Curbing Vendors Not So Cool

June 30, 2008
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Grand Rapids makes much of its designs as one of the state’s Cool Cities, and there are undoubtedly concepts that have worked in the downtown — the oft-called "living room" to West Michigan.

The central city is recognized for its burgeoning residential population and its proximity to student campuses of Grand Valley State University, Kendall College of Art and Design of Ferris State University, Grand Rapids Community College and Cooley Law School.

It has been cited as one of the "most walk-able" cities in America. Rosa Parks Circle, where Maya Lin constructed her Ecliptic installation, sits just beyond the entrance to the world's first LEED-certified art museum. The JW Marriott is just few blocks west.

The current request by the Downtown Development Authority to limit food vendors and their carts, however, is incongruous with such developments in a cool city.

The fact that the city only a month ago changed a decades-old ordinance to allow someone to hail a cab is evidence of slow progress, or perhaps of mindsets that are limited despite the rapidity of change.

The city is currently considering an "update" to its 25-year-old ordinance permitting sidewalk food vendors (which includes sidewalk cafes set up by restaurant owners with brick fronts). Interestingly enough, the original ordinance was adopted as the city began its renaissance 25 years ago while constructing a pedestrian mall, now updated or reconstructed to include a street and parking directly in front of downtown businesses (which also created limitations for sidewalk cafe setups and food vendors).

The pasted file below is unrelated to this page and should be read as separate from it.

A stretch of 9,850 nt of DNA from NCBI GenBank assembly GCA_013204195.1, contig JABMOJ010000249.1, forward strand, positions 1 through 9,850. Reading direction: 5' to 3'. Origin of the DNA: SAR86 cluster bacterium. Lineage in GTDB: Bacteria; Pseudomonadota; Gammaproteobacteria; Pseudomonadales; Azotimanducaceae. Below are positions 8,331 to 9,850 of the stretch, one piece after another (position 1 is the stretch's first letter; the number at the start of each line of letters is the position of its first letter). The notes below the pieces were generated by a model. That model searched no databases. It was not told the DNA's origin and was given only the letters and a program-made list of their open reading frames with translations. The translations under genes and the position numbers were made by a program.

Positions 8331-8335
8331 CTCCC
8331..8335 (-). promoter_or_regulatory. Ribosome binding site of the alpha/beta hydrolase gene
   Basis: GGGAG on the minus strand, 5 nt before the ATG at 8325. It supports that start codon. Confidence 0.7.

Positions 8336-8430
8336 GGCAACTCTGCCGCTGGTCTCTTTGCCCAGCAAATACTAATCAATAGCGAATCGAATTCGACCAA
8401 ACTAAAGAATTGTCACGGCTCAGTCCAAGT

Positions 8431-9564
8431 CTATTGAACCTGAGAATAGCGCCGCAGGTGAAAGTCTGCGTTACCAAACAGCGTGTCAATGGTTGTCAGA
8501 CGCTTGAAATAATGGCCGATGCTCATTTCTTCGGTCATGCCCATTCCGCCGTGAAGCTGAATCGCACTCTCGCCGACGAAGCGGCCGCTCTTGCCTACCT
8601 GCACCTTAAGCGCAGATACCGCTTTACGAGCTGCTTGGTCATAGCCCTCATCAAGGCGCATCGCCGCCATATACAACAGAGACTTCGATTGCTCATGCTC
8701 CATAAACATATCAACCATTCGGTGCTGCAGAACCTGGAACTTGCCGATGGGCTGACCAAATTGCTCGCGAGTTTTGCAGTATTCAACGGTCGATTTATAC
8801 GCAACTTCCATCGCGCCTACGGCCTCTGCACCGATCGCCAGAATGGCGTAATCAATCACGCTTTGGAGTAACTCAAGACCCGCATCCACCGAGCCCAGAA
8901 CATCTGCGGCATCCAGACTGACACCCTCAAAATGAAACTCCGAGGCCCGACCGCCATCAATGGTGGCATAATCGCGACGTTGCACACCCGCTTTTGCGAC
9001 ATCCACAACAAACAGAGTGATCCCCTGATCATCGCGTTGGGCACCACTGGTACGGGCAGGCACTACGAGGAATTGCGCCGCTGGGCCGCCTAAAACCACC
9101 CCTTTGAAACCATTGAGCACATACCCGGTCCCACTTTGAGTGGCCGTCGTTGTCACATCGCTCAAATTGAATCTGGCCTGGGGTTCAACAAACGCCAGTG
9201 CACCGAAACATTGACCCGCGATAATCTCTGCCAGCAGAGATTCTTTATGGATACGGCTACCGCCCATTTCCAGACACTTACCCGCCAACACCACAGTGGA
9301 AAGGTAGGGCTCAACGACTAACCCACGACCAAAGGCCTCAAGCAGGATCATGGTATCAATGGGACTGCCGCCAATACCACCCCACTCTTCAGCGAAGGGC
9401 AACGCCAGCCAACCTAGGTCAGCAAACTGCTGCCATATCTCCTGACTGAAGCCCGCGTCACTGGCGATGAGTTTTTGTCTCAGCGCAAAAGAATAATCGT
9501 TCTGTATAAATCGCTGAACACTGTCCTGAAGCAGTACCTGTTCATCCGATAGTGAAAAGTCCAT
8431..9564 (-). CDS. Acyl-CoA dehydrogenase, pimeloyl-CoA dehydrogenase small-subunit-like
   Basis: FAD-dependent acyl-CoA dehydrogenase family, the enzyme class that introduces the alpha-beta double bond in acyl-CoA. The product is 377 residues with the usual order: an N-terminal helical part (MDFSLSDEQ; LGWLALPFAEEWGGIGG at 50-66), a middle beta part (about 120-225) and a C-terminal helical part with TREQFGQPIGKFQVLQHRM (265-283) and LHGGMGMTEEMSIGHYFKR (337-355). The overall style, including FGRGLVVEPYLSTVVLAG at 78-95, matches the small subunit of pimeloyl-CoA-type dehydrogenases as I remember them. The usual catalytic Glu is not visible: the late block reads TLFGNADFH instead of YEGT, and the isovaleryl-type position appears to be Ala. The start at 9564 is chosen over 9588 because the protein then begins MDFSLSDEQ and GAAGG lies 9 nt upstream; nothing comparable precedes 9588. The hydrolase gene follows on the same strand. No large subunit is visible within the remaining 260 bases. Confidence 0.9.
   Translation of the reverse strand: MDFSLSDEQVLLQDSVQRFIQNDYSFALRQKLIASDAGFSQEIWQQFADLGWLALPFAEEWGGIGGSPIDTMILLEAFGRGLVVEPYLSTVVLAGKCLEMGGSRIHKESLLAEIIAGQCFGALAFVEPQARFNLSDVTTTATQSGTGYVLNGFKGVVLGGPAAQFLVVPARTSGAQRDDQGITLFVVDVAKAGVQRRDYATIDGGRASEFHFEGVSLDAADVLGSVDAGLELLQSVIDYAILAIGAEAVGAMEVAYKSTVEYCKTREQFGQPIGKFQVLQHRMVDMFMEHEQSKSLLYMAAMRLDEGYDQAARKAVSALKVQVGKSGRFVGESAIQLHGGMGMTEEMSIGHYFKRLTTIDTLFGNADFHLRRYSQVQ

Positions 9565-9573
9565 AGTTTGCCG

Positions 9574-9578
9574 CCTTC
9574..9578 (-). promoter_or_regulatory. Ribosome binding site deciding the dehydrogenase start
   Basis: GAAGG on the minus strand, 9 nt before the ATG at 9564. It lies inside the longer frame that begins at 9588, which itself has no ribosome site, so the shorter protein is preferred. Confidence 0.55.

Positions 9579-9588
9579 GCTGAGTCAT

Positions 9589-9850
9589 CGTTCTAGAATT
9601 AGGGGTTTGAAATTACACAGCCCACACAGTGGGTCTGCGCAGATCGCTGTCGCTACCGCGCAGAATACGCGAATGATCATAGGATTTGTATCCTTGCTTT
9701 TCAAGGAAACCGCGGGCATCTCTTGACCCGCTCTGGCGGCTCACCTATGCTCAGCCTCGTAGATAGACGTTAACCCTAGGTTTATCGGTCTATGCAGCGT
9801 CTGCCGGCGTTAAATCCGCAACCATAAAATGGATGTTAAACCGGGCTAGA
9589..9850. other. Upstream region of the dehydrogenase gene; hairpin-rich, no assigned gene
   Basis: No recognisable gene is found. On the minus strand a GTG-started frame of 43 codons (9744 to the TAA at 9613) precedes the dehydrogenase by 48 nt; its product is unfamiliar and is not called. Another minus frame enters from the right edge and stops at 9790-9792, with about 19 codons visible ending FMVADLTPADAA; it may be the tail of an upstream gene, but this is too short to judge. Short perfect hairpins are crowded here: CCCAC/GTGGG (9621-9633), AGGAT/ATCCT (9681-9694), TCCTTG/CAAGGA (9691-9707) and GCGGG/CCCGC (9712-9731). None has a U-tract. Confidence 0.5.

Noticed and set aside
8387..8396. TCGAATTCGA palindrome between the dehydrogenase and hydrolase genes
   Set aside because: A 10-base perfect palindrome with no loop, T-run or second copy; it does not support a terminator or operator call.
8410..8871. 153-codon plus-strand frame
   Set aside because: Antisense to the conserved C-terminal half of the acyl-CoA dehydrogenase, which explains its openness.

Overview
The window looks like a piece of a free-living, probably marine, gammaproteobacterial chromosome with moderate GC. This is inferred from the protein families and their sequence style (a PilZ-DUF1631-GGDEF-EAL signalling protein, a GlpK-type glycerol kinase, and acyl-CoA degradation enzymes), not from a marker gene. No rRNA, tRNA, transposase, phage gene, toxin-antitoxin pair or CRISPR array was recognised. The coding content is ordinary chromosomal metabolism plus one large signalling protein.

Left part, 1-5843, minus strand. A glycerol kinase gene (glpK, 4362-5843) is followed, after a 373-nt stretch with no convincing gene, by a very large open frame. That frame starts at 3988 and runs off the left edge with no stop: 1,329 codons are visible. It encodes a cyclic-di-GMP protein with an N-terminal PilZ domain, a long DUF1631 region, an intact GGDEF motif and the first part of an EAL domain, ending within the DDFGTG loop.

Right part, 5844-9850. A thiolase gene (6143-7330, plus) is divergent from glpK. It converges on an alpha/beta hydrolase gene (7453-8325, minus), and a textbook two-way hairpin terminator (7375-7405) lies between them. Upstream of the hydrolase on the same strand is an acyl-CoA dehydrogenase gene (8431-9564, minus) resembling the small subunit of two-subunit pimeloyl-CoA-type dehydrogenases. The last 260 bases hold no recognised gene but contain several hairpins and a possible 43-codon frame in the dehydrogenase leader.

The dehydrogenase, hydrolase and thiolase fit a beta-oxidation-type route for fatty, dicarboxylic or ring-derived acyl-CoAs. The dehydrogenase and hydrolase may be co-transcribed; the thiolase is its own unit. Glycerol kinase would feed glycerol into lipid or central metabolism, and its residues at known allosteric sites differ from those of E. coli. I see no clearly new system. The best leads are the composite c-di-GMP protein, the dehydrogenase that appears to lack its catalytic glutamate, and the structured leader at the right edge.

Current consideration of vendor limitations should be addressed with caution and compromise. The compromise must come in discussion with the vendors themselves, the smallest of the city’s small businesses.

City Police Captain Rebecca Whitman told commissioners vendors are not the problem — their clients are the problem. As part of any compromise it would seem logical to address the issues with vendor patrons, rather than hinder and arbitrarily limit the vendors.

Whitman said the two issues are littering and congestion in front of existing downtown businesses, including the entries to office buildings. The first problem should be addressed with littering fines. Vendors should be able to better control the lines that form or the location of the vending carts so as to remain a specific distance from building entries.

Limiting vendor access to specific blocks or areas as is being proposed, however, is certain to impact the vendor business. “Location, location, location” is the well-worn business phrase for success. It is perhaps more a compromise to indicate distance from building entries as opposed to herding the purveyors to specified, out-of-the-way locations.

Vendors are a part of the color, conviviality and culture of Cool Cities (though we would also note such businesses predate the “cool” concept).

The downtown student population and those who stroll for vendor goods during the noon hour are undoubtedly a big part of being cool. And cool heads should prevail in the summer heat at city hall.

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